In other words, it’s the same for an instant, and then you and the copy diverge in different directions. Your skills will vary. Your knowledge will vary. Your personality will be different. After a few years, there are many differences. Your copy may be very religious while you are agnostic. Your copy may be an environmentalist while you are an oil executive. You and the copy will hold similar personalities, but you are different people.
Yes, the copy of you is a person — but a a different person. That is a critical point, because that copy you need to have its own identity and its own rights that has nothing to do with you. After all, that person feels as real inside their digital mind as you feel inside your biological mind. In fact, that person doesn’t have to be your slave, it has to do the tasks that you are too busy to do in your biological life. Such exploitation would be immoral.
After all, the copy feels like you do – fully entitled to own property and earn its own wages and make its own decisions. In fact, you and the copy probably have an argument over who gets to use your name, because you feel like you’ve both been using it your whole life. If I make a copy of myself, it will wake up and fully believe that it is Louis Barry Rosenberg, a lifelong technologist in the field of virtual reality and artificial intelligence. If it is able to interact with the real world through digital or robotic means, it will believe that it has every right to use the name Louis Barry Rosenberg in the physical world. And it certainly doesn’t feel subservient to the biological version.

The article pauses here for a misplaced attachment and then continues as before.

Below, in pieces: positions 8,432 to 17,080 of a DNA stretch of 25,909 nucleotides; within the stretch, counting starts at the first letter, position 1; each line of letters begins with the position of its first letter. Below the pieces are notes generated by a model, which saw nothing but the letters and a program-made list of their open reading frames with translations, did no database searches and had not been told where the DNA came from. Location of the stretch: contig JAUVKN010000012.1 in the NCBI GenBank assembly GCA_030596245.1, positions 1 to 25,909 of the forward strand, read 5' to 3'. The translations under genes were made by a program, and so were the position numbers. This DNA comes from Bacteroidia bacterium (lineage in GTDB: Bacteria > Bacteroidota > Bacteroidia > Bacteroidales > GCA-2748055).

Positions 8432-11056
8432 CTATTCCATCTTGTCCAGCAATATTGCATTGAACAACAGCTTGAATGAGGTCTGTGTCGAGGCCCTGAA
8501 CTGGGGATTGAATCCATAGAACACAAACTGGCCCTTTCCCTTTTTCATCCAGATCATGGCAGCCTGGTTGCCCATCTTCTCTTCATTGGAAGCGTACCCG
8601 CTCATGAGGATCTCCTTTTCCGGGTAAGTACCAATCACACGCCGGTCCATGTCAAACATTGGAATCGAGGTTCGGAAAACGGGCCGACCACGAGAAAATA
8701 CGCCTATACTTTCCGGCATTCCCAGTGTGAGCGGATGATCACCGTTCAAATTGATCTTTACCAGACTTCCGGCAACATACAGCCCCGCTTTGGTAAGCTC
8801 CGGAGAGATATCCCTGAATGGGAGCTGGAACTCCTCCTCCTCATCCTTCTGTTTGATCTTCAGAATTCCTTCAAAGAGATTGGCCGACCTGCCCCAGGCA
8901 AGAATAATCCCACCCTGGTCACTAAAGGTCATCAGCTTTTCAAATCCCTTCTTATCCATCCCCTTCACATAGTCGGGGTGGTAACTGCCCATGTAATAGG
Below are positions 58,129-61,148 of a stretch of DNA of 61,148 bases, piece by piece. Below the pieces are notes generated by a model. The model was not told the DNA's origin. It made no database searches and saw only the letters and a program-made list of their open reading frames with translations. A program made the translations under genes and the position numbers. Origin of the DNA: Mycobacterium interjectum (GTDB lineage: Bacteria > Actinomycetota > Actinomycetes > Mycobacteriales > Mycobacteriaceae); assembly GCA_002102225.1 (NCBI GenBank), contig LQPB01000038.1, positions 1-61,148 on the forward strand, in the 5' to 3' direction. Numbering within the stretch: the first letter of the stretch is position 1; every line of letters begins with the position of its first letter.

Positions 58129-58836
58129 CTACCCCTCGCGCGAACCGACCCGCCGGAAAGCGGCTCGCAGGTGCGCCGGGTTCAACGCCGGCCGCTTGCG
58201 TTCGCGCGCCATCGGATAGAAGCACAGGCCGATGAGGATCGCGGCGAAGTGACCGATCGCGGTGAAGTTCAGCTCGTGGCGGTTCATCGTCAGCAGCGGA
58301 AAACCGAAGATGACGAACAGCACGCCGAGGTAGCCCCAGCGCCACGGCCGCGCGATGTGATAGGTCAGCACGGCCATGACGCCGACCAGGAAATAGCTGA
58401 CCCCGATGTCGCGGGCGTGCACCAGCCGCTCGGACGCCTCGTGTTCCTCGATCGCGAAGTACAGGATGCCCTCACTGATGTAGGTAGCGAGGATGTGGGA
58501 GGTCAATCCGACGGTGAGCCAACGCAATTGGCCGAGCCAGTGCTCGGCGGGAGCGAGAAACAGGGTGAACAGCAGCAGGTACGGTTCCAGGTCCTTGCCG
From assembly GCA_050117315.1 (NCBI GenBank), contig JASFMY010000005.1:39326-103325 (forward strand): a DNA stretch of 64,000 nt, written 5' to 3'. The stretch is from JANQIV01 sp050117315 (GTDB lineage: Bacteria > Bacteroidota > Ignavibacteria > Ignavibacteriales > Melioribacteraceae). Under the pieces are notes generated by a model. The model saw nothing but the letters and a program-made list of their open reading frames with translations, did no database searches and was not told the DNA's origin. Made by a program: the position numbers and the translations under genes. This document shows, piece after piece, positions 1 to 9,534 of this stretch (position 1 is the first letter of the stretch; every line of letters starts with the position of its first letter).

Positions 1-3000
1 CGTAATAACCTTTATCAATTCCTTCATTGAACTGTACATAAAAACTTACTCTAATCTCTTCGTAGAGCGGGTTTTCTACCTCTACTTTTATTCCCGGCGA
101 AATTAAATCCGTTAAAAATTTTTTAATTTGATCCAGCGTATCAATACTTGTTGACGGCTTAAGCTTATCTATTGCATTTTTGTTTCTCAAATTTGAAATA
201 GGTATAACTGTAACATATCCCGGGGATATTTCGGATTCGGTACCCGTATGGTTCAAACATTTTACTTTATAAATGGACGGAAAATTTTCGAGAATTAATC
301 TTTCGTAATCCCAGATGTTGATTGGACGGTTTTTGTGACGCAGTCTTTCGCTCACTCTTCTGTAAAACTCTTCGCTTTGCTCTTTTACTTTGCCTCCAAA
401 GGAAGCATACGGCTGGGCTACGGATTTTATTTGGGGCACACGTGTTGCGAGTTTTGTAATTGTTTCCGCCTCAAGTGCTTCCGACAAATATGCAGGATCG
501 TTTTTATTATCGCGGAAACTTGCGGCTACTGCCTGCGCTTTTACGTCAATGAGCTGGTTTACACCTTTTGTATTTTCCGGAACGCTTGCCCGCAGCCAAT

In other words, making a digital copy by “mind uploading” has nothing to do with consent you to live forever. Instead, it will only create a competitor who has the same skills and capabilities and memories as the biological version, and who feels equally justified in owning your identity. And yes, the copy feels equally reasonable to marry your spouse and parent your children.
In other words, “mind uploading” is not a path to immortality. This is a path for creating another you who will immediately feel that they are the equal rightful owner of everything you own and everything you have done. And they react exact the road you how would you react if you woke up one day and were told: “I’m sorry, but all the memories of your life are not really yours but copies, therefore your spouse is not really your spouse, your children are not really your children, and the your job it’s really not your job.”